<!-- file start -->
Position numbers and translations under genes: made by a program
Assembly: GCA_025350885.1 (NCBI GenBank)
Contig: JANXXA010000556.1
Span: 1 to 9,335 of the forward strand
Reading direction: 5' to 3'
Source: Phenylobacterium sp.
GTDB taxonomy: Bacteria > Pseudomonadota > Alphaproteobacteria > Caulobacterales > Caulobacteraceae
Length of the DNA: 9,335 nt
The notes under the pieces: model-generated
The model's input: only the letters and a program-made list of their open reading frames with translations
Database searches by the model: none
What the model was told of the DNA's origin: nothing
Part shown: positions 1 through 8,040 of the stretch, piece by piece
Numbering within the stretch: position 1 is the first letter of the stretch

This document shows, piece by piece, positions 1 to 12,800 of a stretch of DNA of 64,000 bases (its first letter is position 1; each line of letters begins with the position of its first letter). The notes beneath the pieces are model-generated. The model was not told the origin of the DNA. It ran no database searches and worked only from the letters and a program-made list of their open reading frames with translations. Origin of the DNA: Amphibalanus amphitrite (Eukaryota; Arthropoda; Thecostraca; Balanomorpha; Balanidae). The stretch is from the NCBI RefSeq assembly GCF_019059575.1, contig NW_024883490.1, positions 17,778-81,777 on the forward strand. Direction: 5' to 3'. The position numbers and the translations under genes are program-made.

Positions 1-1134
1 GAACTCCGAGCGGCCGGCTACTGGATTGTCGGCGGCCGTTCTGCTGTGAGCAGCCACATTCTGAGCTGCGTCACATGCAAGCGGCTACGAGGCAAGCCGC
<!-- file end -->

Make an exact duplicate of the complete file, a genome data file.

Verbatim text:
Position numbers and translations under genes: made by a program
Assembly: GCA_025350885.1 (NCBI GenBank)
Contig: JANXXA010000556.1
Span: 1 to 9,335 of the forward strand
Reading direction: 5' to 3'
Source: Phenylobacterium sp.
GTDB taxonomy: Bacteria > Pseudomonadota > Alphaproteobacteria > Caulobacterales > Caulobacteraceae
Length of the DNA: 9,335 nt
The notes under the pieces: model-generated
The model's input: only the letters and a program-made list of their open reading frames with translations
Database searches by the model: none
What the model was told of the DNA's origin: nothing
Part shown: positions 1 through 8,040 of the stretch, piece by piece
Numbering within the stretch: position 1 is the first letter of the stretch

This document shows, piece by piece, positions 1 to 12,800 of a stretch of DNA of 64,000 bases (its first letter is position 1; each line of letters begins with the position of its first letter). The notes beneath the pieces are model-generated. The model was not told the origin of the DNA. It ran no database searches and worked only from the letters and a program-made list of their open reading frames with translations. Origin of the DNA: Amphibalanus amphitrite (Eukaryota; Arthropoda; Thecostraca; Balanomorpha; Balanidae). The stretch is from the NCBI RefSeq assembly GCF_019059575.1, contig NW_024883490.1, positions 17,778-81,777 on the forward strand. Direction: 5' to 3'. The position numbers and the translations under genes are program-made.

Positions 1-1134
1 GAACTCCGAGCGGCCGGCTACTGGATTGTCGGCGGCCGTTCTGCTGTGAGCAGCCACATTCTGAGCTGCGTCACATGCAAGCGGCTACGAGGCAAGCCGC